Sensors for IoT, Robotics, and Mobile: ams Optical Imaging Sensors Roundup

January 20, 2019 by Mark Hughes

An update on some new ams optical imaging sensors coming down the pipe in 2019.

Optical imaging sensors are a staple of many modern designs across industries. Here's an update on some new ams sensors coming down the pipe in 2019.

While ams has been in business for almost 40 years, three years ago the company went through a transformation and recentered its focus on the sensor market. In rapid order, the company acquired various pieces of sensor-related intellectual property and grew in size from 2500 employees to 10,000 employees. Their portfolio focuses largely on audio, optical, and full spectral sensors for mobile and automotive solutions. 

In this article, we'll take a look at some examples of ams optical image sensors. At the vehicle’s door, 3D sensors can positively identify a driver approaching a vehicle and unlock a door. Inside the vehicle, additional 3D sensors can detect distracted driving.

3D Sensing

ams offers three industry standards in their 3D sensing portfolio: structured light illumination (PARSENN), stereoscopic imaging (BELICE), and time-of-flight (PMSON).

Each solution is small enough to incorporate in the next generation of smartphones or as standalone modules for 3D face detection and authentication.


The BELICE-SD dot-pattern infrared illuminator for 3D stereoscopic imaging. Image from ams


  • Structured Light Illumination: PARSENN (pre-production)
    • 30,000 random dot patterns for facial recognition (@940nm)
  • Stereoscopic Imaging: BELICE 
    • Infrared 10,000 dot-pattern illuminator (@850nm)
  • Time-of-Flight: PMSON (pre-production)
    • Infrared illumination for mobile, IoT and robotics (@940nm)

The current state-of-technology allows no more than one error in 50,000 readings. For reference, your car key has about a one in 3500 chance of opening someone else’s car. To prevent unauthorized access, 3D facial recognition could be combined with voice-recognition to create an almost bulletproof security solution.

NanEye Miniature CMOS Image Sensor

This 1mm x 1mm microminiature camera has just four connections: two for power and two for data in a miniature 4-pad BGA connector. The full package (sensor + lens) is the size of a grain of sand.


Miniature image sensors. Image from ams


The NanEye is a CMOS sensor that offers 249x250 pixel resolution in either a single or dual-sensor (stereoscopic) configuration. The pixels on this sensor are necessarily tiny, so additional light is often needed to illuminate a target. This can be accomplished with fiber-optic (along the connector path) or external illumination.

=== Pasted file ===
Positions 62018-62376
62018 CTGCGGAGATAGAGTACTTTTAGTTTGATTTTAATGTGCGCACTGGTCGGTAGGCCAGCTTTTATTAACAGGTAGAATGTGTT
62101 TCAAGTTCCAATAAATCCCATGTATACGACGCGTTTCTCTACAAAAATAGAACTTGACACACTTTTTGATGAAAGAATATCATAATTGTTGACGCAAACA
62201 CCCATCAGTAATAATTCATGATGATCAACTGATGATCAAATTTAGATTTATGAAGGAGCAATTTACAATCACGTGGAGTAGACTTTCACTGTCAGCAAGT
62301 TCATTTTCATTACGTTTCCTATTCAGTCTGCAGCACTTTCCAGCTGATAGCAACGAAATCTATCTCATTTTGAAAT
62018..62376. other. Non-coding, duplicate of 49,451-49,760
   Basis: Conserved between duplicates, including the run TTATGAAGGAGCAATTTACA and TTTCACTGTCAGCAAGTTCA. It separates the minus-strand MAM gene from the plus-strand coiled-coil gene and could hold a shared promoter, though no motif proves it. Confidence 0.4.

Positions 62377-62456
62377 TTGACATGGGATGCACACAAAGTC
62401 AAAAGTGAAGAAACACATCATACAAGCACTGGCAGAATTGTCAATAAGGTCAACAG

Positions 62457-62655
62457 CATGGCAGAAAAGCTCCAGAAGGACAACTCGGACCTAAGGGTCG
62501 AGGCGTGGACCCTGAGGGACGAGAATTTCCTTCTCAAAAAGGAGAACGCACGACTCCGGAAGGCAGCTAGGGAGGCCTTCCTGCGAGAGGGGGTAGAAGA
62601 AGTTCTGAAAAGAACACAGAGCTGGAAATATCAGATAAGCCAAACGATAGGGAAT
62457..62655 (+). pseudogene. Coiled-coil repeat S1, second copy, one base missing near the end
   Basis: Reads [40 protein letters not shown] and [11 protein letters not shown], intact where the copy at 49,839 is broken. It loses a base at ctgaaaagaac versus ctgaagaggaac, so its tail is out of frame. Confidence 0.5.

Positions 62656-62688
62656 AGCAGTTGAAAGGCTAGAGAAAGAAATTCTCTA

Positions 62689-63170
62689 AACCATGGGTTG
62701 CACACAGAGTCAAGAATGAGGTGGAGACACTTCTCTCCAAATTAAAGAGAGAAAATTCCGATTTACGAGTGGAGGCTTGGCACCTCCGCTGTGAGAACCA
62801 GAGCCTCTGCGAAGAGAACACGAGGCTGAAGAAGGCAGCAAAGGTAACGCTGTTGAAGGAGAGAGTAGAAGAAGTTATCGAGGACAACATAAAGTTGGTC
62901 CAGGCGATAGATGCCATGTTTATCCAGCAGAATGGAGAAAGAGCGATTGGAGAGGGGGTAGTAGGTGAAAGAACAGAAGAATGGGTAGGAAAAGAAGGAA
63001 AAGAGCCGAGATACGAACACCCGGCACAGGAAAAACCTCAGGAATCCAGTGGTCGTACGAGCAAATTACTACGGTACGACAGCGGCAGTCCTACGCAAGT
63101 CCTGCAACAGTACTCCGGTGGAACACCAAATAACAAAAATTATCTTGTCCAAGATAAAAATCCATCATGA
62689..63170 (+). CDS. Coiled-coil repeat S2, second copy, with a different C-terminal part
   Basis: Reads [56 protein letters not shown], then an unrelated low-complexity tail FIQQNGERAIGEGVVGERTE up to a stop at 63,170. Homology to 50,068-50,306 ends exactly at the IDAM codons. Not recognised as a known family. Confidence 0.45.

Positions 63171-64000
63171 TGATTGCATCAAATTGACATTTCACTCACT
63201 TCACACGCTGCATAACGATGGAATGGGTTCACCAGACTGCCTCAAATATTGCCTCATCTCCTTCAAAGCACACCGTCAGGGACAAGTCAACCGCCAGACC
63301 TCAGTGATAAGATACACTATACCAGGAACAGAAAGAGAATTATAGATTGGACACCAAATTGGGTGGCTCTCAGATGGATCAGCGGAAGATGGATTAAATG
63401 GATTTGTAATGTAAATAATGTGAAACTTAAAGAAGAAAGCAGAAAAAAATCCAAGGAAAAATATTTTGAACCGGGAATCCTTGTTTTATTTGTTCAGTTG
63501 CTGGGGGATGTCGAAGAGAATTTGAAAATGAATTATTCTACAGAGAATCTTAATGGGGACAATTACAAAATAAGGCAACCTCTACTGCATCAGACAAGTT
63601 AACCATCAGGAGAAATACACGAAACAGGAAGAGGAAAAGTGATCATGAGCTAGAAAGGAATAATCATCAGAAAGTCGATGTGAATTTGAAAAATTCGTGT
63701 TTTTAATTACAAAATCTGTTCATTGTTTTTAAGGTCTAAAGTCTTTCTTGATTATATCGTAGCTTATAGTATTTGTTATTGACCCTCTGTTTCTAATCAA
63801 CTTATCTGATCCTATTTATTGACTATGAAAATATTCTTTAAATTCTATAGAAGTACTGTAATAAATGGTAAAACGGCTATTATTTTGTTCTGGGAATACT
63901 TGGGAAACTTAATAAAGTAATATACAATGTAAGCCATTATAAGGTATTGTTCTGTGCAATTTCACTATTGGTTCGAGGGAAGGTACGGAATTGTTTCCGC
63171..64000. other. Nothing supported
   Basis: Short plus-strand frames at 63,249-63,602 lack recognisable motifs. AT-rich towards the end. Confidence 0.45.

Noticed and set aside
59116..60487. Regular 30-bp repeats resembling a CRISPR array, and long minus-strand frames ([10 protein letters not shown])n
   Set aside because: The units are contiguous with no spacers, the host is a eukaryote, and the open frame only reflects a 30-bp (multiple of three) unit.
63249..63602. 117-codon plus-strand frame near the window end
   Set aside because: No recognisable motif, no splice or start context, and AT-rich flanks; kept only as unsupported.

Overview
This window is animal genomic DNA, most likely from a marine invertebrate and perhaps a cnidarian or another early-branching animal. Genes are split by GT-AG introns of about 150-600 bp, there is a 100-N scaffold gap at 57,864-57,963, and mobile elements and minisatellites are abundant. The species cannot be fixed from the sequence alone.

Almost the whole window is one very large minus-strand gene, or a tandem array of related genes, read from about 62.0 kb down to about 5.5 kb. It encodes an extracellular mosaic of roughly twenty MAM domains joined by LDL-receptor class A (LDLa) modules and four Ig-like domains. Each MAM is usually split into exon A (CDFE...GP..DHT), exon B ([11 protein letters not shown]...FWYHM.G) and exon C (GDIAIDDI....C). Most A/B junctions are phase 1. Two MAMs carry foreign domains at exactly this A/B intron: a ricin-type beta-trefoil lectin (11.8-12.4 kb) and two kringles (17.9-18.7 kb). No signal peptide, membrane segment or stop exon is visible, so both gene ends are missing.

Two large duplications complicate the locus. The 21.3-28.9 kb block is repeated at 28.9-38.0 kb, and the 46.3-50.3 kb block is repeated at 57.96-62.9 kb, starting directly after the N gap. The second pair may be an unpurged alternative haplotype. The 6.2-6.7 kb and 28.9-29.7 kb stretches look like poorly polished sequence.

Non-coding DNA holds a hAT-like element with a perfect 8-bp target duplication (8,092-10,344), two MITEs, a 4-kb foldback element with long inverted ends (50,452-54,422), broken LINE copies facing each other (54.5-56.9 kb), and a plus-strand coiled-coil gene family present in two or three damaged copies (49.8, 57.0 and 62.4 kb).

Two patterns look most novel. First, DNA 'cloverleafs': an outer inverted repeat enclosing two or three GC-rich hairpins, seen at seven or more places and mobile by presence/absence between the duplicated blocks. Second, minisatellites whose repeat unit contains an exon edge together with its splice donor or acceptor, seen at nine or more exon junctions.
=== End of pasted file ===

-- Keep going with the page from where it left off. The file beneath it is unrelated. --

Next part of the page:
Block diagram for the NanEye 2D CMOS image sensor.


Cameras this small have multiple medical applications, ranging from a swallowable endoscopic pill to arterial catheterization. In an industrial setting, these devices can fit into inspection spaces that other cameras simply cannot.

Spectral Sensors: Measuring Color

Full spectral color sensors provide detailed color information for visible, near infrared (NIR), and ultraviolet light. These sensors can be used during manufacturing to ensure product purity or in laboratories for spectroscopy. They might also find use in consumer smartphones and cameras to bring accurate color reproduction in a variety of lighting situations. These sensors have a variety of narrow-band optical filters that allow light of a particular wavelength to travel through.


An example application of a spectrum color sensor. Image from ams


Here's an overview of ams's spectral sensors portfolio:

  • XYZ + NIR (near IR) sensors
    • AS7261 White color sensor plus NIR (near IR); color identification, measurement, and matching
      • AS7261N (pre-production) Color analysis and color calibration
    • AS7262 
    • AS7264N (new) (440/490nm blue sensor) 
  • 6-channel visible spectral sensor
  • Smart 18-channel VIS + NIR sensor
  • 11-channel spectral color sensor
    • AS7341 (pre-production)

Optical sensors, used with an appropriate light source, can be turned into mobile Fabry-Perot interferometers smaller than the size of a pack of playing cards. All chemicals and materials have a unique spectrum associated with them. By recording the spectrum of a target object and comparing it to the known spectrum of pure substances, users can determine what substances are present in the target and in what proportions. For example, these devices can be used to determine the sugar content of a cookie, find contaminants in milk, or gluten in a supposedly gluten-free pastry.


What optical sensor applications are you most interested in? Share your thoughts in the comments below.

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